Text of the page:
Dr. Babasaheb Ambedkar, along with half a million of his brethren, embraced Buddhism on Vijayadashami day in 1956 which has come to be considered as the day of the Buddhist Renaissance in India. In fact, it was the same day in 262 Be Emperor Asoka embraced Buddhism. The principal aim of Dr. Babasaheb Ambedkar and his followers in converting to Buddhism was to liberate the suffering humanity from the thralldom of Hinduism. At the time of conversion, Dr. Babasaheb Ambedkar administered to them the 22 vows which he had specially prepared to renew and transform Buddhism to meet the needs of common people. After the conversion, addressing those gathered at the Deeksha Bhoomi, Nagpur, Dr. Babasaheb Ambedkar is reported to have said:

"This conversion has given me enormous satisfaction and pleasure unimaginable. I feel as if I have been liberated from hell. "

Dr. Babasaheb Ambedkar desired to make Buddhism a functional, living and dynamic Dhamma. He, therefore, advised his followers not to get entangled in the existing branches of Buddhism i.e. Theravada, Mahayana, Vajrayana etc. and called his views as "Mahayana" or "Neo-Buddhism". Hence, those who converted to Buddhism in 1956 and thereafter have come to be called as Neo- Buddhists. It may be noted that a neo-Buddhist is not a traditional Buddhist; he is rather a liberated Buddhist who strives for Bahujana Hitaya and Bahujana Sukhaya.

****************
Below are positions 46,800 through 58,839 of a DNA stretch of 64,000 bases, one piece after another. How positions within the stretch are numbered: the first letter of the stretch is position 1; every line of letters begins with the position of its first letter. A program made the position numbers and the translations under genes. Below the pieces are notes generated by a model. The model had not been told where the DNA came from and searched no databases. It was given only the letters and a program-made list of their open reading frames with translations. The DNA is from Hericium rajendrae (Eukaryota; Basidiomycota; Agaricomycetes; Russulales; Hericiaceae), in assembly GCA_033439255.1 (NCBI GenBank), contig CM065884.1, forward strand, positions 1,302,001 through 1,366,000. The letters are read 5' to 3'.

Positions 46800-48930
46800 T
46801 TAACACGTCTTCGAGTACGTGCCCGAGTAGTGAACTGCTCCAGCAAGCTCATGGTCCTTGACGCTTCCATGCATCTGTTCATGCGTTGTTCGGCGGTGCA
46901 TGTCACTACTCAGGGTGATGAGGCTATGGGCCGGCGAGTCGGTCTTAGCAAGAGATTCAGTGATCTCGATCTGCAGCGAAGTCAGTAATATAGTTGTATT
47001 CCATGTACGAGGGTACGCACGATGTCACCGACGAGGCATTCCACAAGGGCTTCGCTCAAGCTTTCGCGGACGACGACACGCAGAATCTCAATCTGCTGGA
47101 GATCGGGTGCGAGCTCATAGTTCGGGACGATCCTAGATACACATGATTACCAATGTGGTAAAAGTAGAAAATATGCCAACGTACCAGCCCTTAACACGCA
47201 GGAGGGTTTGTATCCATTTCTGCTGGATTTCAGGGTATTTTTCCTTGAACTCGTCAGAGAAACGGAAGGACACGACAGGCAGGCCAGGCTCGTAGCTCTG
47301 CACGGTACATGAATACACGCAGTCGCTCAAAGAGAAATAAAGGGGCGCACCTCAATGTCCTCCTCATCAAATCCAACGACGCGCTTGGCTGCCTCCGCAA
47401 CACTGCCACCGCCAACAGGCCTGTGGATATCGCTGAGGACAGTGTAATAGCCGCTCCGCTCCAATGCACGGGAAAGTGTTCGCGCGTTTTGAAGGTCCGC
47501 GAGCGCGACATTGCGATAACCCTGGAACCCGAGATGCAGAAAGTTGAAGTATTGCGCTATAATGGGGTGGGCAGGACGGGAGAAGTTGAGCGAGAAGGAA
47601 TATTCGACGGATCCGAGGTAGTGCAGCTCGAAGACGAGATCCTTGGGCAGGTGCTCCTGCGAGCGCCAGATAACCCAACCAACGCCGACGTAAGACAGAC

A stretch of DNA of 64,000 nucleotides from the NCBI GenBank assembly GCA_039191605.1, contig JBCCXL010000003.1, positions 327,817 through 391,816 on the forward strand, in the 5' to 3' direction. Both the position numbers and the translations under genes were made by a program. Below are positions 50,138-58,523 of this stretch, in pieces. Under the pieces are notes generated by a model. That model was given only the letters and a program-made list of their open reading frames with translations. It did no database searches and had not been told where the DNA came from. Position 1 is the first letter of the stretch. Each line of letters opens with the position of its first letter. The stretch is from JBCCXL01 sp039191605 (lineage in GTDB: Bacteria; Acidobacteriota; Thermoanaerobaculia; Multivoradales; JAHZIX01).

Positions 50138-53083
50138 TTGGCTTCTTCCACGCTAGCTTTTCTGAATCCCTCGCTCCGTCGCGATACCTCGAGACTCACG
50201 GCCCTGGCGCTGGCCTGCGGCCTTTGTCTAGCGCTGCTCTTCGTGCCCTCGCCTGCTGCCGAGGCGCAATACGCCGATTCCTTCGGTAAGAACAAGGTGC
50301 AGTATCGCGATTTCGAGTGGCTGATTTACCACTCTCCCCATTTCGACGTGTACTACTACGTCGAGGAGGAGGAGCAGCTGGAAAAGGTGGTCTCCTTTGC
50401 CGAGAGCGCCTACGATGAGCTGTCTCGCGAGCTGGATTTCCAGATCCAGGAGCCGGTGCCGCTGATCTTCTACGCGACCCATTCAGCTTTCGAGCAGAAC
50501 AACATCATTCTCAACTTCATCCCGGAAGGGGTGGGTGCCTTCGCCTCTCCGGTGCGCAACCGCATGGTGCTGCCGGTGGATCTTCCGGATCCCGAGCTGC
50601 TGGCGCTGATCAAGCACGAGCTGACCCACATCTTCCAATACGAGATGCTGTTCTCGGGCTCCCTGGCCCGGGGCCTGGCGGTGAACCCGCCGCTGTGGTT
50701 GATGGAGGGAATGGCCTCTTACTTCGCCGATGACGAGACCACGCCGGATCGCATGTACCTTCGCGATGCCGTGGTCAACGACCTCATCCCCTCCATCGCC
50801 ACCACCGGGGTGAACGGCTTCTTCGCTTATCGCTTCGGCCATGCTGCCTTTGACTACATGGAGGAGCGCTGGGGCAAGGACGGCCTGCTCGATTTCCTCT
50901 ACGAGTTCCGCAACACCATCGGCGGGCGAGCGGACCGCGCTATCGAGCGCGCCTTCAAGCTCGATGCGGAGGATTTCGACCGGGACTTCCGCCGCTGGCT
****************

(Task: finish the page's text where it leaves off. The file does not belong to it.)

The mass conversion has thus become an important landmark in the history of world religions as no religious leader had converted several lakhs of people to a religion on a single day. Thus, Dr. Babasaheb Ambedkar's contribution to the renaissance of Buddhism in India is indeed very significant and deserves to the written in golden letters in the pages of the History of Indian Religions.

Every Buddhist worth the name shall be familiar with the historical account of the places associated with the Buddha and his preaching’s. No doubt that there is enough material available on the subject. But, the. material is scattered and to get at is time-consuming. Thus, there is a need to have a comprehensive book on places of Buddhist interest and significance. The present work makes a sincere attempt to fill this void.

Dr. Babasaheb Ambedkar had great fascination for the Buddhist worship also. He wanted his followers to follow the Buddhist way of life as diligently as possible. For their benefit and guidance, in 1956, he published Buddha Pooja Path- a Manual for Buddhist Worship, in Pali and Marathi. He wrote a book on Buddhism. But, he could not publish it during his life-time. However, it was posthumously published by the People's Education Society, Mumbai in 1957 under the title The Buddha and His Dhamma.

Dr. Babasaheb Ambedkar obtained five acres of land in Bangalore to build a Buddhist Monastery to train monks. Unfortunately, about half of that land was encroached by others. Now, at last, in 2008, the People's Education Society has built a monastery and training school for Monks at the campus of Nagasena High School at Bangalore in the vicinity of the two prestigious institutions, namely, Raman Institute and Indian Institute of Science.

All other religions are bothering themselves with God and Soul and Life after Death. Buddhism teaches Prajna (understanding as against superstition and supernaturalism). It teaches Karuna (love).

It teaches Samata (equality). This is what man wants for a good and happy life on earth.

Book's Contents and Sample Pages